C. E.C. is the Cation Exchange Capacity and is a number that represents the soils ability to hold onto and provide nutrients. A sandy soil has a C.E.C. of between 4 and 9 and cannot hold onto very many nutrients. A heavier clay soil would have a C.E.C. of over 16 and hold more nutrients than a sandy soil. The strongest soils have CECS in the 20’s to 30’s. CEC measures the quantity of clay and humus in a soil. By increasing the humus the CEC will increase, providing improved nutrient retention and availability.  CEC goes up 2 points for every 1% organic matter goes up.

Cation Saturation

Cation saturation is the percentage of calcium, magnesium, potassium, sodium and hydrogen held on the clay and humus sites on a soil test. The ideal calcium would be 68% to 72%. The ideal magnesium depends on how much sand or clay the soil contains. For sandy soil the optimum would be 16% to 20% and for clay soils closer to 12%. The ideal potassium would be at least 2% and 4% to 6% is better. The ideal sodium is at least .5% and not over 3%.


Nitrogen is an essential constituent of proteins such as chlorophyll, enzymes, and hormones. It has a predominant role among the soil nutrients and is needed in substantial amounts, but is also the most likely to be deficient. Deficiency limits crop growth and yield. It is rapidly used by crops, can be volatilized into ammonia, and is easily leached as nitrate. Nitrogen is most stable when in humus and microbial bodies. Increased active organic matter increases available nitrogen. The organic form of nitrogen (carbon bound) is released to the soil and plant by aerobic microbial activity. However, an excess of nitrogen can produce an imbalance in plant metabolism resulting in poor plant quality and susceptibility to pests and disease, increased water absorption by crop, reduced flavor and keeping quality.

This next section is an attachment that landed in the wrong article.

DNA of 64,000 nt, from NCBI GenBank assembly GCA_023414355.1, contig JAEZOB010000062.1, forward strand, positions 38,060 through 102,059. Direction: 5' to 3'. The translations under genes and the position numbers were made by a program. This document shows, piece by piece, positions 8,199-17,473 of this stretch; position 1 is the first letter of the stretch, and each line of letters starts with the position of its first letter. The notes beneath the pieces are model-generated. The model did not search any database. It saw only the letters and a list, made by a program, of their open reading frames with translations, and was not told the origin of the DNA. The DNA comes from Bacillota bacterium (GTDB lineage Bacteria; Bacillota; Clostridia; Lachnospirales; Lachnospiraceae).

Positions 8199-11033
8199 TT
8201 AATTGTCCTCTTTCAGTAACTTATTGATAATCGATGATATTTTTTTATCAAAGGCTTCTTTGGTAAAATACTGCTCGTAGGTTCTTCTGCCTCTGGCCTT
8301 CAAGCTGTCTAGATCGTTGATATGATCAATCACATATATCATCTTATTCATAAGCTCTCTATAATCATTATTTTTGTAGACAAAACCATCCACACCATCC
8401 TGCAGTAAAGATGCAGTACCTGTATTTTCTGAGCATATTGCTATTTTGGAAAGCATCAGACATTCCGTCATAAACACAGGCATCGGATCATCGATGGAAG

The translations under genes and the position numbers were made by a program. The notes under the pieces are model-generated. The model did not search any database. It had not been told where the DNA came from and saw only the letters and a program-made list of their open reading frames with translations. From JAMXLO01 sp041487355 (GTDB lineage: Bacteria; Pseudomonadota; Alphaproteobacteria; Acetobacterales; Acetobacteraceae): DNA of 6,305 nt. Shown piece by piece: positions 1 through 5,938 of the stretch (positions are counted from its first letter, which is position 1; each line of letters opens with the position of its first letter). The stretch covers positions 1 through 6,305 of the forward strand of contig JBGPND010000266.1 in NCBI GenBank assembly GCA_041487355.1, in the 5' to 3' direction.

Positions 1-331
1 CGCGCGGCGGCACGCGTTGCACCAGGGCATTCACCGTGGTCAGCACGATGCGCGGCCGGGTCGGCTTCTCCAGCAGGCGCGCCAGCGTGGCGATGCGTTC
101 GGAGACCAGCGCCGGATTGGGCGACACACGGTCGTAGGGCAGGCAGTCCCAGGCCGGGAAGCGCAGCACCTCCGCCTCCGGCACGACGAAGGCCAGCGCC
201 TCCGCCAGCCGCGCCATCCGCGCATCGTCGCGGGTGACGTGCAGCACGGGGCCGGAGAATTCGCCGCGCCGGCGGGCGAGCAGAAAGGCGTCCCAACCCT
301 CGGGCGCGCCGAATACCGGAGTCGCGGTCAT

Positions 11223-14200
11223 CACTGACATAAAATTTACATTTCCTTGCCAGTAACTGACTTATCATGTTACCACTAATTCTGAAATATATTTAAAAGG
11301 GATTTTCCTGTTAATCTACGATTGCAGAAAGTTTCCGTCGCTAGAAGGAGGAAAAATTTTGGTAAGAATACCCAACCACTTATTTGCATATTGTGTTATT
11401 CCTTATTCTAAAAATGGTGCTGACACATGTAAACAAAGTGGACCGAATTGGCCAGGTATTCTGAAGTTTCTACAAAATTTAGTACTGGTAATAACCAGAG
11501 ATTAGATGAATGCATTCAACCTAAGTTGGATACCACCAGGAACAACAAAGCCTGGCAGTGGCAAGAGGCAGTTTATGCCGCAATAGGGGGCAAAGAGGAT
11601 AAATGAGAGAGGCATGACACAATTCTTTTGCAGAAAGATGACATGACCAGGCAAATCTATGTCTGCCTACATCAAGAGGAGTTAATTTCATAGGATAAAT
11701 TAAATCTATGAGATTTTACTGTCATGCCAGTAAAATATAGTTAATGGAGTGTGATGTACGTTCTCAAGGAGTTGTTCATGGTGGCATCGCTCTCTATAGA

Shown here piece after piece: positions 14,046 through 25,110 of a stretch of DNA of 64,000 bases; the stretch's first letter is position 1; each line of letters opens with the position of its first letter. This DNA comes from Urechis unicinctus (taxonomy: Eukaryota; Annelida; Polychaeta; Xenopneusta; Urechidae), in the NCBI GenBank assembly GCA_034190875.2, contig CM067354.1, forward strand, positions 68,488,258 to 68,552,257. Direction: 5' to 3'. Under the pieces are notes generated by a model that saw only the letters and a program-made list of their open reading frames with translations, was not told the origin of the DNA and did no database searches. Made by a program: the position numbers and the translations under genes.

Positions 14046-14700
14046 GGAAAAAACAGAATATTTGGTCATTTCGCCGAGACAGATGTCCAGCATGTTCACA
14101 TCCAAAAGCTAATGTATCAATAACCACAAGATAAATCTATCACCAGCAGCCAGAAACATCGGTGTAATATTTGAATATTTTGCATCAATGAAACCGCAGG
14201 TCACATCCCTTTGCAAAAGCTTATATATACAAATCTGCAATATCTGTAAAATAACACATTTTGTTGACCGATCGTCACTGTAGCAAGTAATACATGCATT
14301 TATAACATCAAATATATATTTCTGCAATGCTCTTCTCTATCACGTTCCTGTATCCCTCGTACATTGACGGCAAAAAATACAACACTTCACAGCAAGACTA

Dangers of nitrogen overuse include: zinc deficiency, copper deficiency, burns out humus, drives out calcium but leaves magnesium and depletes sulfur. The more excess nitrogen that you use the more you will have to replace nutrients that were carried away by the leached nitrogen.
Nitrogen and sulfur can leach out calcium. Nitrogen never leaches out magnesium, only sulfur does. The best methods to increase nitrogen levels are legume cover crops, compost and protein nitrogen sources.


Sulfur is a component of several amino acids that are essential for forming plant protein. It helps develop enzymes and vitamins, promotes nodule formation on legumes, aids in seed production, is necessary for good root development, improves taste, increases protein and reduces nitrates. It is involved in the chlorophyll production process, and sulfur deficient plant tissue symptoms resemble nitrogen deficient symptoms.